Employees on the other hand may not naturally think of their jobs (or their lives) in these terms.
Three questions to ask ourselves to achieve happiness and engagement
What do I want?
Do you want pleasure or happiness?
It’s human nature to do things that make us happy, We act out of a desire for happiness. However, people often confuse the ideas of happiness and pleasure.
Pleasure can not be sustained beyond the activity producing it.
Happiness can be sustained beyond the activity producing it.
The key to true happiness is to delay gratification. We must delay pleasure that the present may bring us for a bigger future which will bring happiness.
To build a sustainable company, business owners must live in the happiness principle. They must think long-term.
Employees often live in the pleasure principle. They are focused on short-term sacrifices… getting a proposal finished, or a project completed. Getting to the point in the calendar when they are taking time off. Their perspectives are not long-term focused.
How a person views their work environment – and the work they contribute – determines where they fall on the engagement scale.
What makes me the best version of yourself?
Are you doing everything possible to build the best version of yourself? Are you nurturing yourself physically, intellectually, spiritually, and emotionally? Are you fully engaged with the life around you?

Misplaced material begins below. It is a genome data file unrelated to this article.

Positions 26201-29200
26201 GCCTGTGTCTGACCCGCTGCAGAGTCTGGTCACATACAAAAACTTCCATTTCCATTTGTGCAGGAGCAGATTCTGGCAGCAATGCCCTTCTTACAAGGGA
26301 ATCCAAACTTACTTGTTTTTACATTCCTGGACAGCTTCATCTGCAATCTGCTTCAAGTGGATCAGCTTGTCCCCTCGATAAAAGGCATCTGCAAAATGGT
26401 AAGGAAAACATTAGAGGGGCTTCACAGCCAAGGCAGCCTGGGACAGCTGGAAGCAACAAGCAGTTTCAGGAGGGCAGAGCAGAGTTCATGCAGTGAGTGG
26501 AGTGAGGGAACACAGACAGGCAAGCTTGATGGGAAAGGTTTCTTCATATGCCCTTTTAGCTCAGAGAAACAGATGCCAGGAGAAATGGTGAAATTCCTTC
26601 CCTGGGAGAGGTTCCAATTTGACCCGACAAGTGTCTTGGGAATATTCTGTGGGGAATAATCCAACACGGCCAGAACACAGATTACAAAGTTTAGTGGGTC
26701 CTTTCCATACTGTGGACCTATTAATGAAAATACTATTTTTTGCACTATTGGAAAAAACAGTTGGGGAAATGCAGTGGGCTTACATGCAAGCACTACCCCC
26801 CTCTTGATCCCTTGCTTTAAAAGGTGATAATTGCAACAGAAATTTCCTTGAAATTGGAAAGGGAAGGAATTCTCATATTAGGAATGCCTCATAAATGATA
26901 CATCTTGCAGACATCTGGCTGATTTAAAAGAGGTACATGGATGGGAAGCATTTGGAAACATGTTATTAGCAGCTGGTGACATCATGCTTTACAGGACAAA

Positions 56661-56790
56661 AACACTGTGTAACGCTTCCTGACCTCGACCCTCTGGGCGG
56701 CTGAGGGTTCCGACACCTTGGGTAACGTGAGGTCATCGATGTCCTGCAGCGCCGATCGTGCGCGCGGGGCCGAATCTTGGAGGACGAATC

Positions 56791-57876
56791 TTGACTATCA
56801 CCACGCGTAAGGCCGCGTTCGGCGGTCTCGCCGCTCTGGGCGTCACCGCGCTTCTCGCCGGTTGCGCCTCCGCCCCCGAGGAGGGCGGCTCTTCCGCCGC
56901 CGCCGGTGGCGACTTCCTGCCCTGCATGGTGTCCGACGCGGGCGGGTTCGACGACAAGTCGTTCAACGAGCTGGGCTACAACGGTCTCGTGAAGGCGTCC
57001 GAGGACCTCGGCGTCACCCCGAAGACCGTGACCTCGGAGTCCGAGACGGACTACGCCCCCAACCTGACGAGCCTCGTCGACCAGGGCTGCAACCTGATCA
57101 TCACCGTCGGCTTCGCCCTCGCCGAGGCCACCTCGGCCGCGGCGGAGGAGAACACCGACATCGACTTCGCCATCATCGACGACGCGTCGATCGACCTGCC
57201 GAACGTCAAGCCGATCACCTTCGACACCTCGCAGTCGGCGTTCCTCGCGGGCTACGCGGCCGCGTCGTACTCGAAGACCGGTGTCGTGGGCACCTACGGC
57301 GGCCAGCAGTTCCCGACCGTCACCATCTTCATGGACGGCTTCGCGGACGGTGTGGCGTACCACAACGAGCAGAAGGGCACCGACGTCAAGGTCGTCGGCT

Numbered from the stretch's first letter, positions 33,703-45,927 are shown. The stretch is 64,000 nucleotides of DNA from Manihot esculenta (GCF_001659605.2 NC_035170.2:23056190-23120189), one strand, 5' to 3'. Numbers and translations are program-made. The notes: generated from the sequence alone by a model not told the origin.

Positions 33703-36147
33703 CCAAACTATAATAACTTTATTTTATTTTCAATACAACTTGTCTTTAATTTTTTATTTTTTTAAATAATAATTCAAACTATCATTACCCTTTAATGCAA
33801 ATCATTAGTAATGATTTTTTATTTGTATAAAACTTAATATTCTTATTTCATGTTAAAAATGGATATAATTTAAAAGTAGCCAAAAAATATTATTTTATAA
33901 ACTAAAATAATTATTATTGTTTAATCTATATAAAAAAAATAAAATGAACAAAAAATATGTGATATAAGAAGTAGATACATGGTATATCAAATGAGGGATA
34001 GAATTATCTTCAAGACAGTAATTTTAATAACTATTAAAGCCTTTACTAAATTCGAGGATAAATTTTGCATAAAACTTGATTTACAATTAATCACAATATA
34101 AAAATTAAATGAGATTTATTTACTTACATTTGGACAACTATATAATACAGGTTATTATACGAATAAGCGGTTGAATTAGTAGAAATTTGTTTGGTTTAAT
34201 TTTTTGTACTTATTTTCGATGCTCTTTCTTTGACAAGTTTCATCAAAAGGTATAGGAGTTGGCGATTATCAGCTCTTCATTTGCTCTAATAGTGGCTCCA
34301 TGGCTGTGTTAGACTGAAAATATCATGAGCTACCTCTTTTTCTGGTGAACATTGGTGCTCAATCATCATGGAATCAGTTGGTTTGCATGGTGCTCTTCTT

Imagine employees asking: what can I do today to make this company the best version of itself?
Are they thinking about this for their own lives? How can they possibly think about creating the best version of your company if they haven’t figured out yet how to create the best version of themselves? Employees have to do this for themselves first before they do this for their company.
How can I get more energy?
Energy is the great differentiator. “Your capacity and ability to experience life is in direct proportion to the amount of energy you have,” said Kelly. “Fatigue turns us into cowards.”
Lack of energy shows up daily in our organizations. Employees who lack energy are disengaged. They don’t give 100 percent and therefore don’t produce results that are 100 percent. Leaders who lack energy also lack “managerial courage.” It takes a lot of energy and effort to manage well. Managers who are highly engaged and committed to creating a healthy environment perform three critical tasks with their teams:
- They make expectations clear to their team. They convey expected action and outcome with clarity.
- They make inspections. Engaged managers will discover the gap between what they expect and what is actually delivered or occurring.
- They make corrections. They take action based on the gaps to improve the organization.
Why is there a lack of managerial courage in many organizations? “People are tired,” says Kelly. “It takes a lot of energy to convey what you expect and inspect on a regular basis. It also takes most energy to coach and close the gap.”
In life, we judge every experience by the energy of their environment. From restaurants and stores to churches and sporting venues, we are immediately affected by the energy of the environment.
People are naturally drawn to others that have high energy and positive energy. We put barriers between ourselves and those that throw off negative energy.